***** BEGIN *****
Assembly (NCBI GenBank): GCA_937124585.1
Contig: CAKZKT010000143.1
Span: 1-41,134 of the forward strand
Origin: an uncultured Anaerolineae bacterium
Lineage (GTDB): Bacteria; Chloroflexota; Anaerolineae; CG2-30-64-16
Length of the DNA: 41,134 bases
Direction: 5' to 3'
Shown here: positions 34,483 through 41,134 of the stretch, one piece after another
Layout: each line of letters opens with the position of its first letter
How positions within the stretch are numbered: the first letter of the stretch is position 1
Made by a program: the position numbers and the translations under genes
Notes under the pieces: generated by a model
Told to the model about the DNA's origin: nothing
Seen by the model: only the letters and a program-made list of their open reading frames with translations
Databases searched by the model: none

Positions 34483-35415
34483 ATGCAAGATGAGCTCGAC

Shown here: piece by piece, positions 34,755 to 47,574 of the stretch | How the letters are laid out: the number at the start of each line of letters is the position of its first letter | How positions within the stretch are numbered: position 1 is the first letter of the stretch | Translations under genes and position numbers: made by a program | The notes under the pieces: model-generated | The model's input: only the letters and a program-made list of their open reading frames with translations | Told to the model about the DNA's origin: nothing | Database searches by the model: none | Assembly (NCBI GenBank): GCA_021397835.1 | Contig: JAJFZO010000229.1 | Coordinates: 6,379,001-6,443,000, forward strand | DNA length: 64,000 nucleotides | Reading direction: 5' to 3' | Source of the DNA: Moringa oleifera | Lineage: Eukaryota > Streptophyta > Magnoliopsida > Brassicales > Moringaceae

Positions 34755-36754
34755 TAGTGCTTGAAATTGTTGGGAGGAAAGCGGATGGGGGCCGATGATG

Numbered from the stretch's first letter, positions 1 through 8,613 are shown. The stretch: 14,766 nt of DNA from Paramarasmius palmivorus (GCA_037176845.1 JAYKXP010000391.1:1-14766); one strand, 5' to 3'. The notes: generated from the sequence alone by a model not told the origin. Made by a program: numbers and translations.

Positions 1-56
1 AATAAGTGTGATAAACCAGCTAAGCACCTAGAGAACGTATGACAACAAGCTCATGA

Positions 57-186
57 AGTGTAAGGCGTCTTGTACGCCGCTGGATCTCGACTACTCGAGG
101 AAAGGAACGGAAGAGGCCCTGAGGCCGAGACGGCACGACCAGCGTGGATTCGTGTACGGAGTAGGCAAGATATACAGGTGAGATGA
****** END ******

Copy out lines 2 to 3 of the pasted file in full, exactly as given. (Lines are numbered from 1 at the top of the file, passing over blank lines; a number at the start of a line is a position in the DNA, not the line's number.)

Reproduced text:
Contig: CAKZKT010000143.1
Span: 1-41,134 of the forward strand